note: entire contents copyright 1996 by Larry Stark
Set Design by Judy Stacier
Lighting Design by Marc Klureza
Costume Design by Michael McAleer
Sound Design by Amar Hamoudi
Stage Manager Jennifer Davis
Young Ernie...Richard Auguste
Barb.........Diana Lee Benson
CENTASTAGE, to its undying credit, only does new plays. "Boy X Man" their newest production is something like a memory- stew cooked up by Ed Bullins. Short, pithy scenes swim out of his past as Ernie (Jeff Garlin) tries to deal with the death of his mother Brenda (Patrice Jabouin) --- who always thought of herself as "A New Negro Woman" and expected Ernie to be a leader of his people. But Brenda never went to New York to be "discovered" and these scenes, soliloquies, speeches, confrontations and monologs never reveal their common thread. Tasty though the pieces are, they remain a memory-stew, not a play.
Out of this stew, Bullins might have pulled a study of three sisters: Brenda, who accepts the love of a good, steady man (Will played by Lonnie Farmer); Barb, who works several jobs to raise her kids and even board Ernie periodically; and wild, worldly Sophia, for whom no man is "hep enough" for very long.
As played by Diana Lee Benson, Barb looks to the past --- invoking the mores of their dead Mama and lending pious lip- service to the Church, hoping for a helpmate/husband, settling for the best compromise she can make. Comika Griffin makes Sophia whiplash-thin, acid-tongued, self-assured, self-centered and iconoclastic.
These two might be the contradictory possibilities that Brenda rejects to settle into married motherhood with Will --- a good though unambitious provider who genuinely loves her and her son and gives them the stability and dignity Ernie's violent, abusive real father (Michael Nurse) never could. There are scenes in which the three women talk and giggle and rage about each other's views of men --- their men, each other's men, and each one's ideal man --- but the playwright never gives enough attention to them long enough for their play to develop.
Then again there might be a play about Will himself. Lonnie Farmer plays him as a solid, sincere, sometimes moody man willing to do the right thing --- someone ready to go to war on Pearl Harbor Day because it would dignify the Negro American. He speaks of his pride at being made a Negro Corporal, at becoming a Negro Sargent after his Purple Heart. His collapse into shell- shock after witnessing the Nazi Death-Camps could be meat for his own play, but Bullins covers it in a few lines, and Will's play is not yet written.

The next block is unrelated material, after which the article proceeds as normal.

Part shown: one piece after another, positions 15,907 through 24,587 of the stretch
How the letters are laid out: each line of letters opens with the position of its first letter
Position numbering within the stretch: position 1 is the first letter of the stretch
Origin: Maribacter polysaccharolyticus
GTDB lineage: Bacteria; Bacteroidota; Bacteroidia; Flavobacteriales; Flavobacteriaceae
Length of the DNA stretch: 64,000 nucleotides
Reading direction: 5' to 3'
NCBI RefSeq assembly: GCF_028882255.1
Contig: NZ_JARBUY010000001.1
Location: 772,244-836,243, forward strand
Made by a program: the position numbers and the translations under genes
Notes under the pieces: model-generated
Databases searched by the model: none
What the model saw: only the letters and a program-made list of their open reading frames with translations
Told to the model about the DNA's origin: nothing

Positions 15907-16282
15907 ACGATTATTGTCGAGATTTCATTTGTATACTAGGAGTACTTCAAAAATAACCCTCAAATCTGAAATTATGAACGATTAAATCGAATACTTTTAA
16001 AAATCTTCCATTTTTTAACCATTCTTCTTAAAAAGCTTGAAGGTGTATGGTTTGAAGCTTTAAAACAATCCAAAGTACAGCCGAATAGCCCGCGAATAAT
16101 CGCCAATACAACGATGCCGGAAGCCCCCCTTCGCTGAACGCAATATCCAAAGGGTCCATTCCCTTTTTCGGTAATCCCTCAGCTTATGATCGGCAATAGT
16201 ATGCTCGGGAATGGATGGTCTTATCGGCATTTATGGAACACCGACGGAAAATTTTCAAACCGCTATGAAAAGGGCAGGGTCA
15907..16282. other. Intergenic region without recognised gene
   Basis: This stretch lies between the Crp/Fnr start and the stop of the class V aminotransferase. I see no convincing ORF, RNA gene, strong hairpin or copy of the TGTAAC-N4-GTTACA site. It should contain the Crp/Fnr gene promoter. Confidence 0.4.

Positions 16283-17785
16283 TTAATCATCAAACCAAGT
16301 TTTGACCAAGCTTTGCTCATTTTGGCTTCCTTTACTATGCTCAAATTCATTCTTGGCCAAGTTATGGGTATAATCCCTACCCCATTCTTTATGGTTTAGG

But then, it's Ernie's play, isn't it? It's his memories, no matter how tiny, how disjointed and fragmented, that are shown. Jeff Garlin plays him as the narrator, the rememberer; Richard Auguste plays him as the remembered urchin --- hearing snippets and scenes, whining after his own independence, dipping into the dangerous street-life outside the family circle. But his drift away from the values of Will and Brenda is never either documented, explained, or even examined. Bullins doesn't even tell who or what Ernie, grown, has become.
So it must really be Brenda's play after all. She's the central character, moving from a new mother night-club dancer to respectable home-body to well-paid war-worker to disillusioned partner of a mentally maimed veteran, yet never fully revealed as the heroine of her own drama. Like the play, the various glittering fragments of her life never really jell.
Part of the problem is the form. This memory-stew is built up of brief self-contained scenes widely disjointed in time each one of which demands movie-like verisimilitude in scene and details, and each one dependent on an understated phrase or two to set the historical context, while other tense sentences shoot home the meaning. This task must have been a nightmare for the designers, who had to span twenty years on a shoe-string budget. Brief scenes that should require several complete, realistic sets to be erected and torn down within seconds of one another exist side by side, and theatrical magic can stretch only so far. Two different "period" radios aren't quite enough.
Considering the brevity of the many scenes, the actors --- particularly Lonnie Farmer and Patrice Jabouin --- managed much more than surface mannerisms wherever possible, and the tech-crews won at least two falls out of three. Director Mort Kaplan imposed what shape he could on the amorphous mass. It looked, however, as though everyone connected with the show, including the playwright, would have needed another year of rehearsing to find or develop a single skewer to hold this shishkebob together.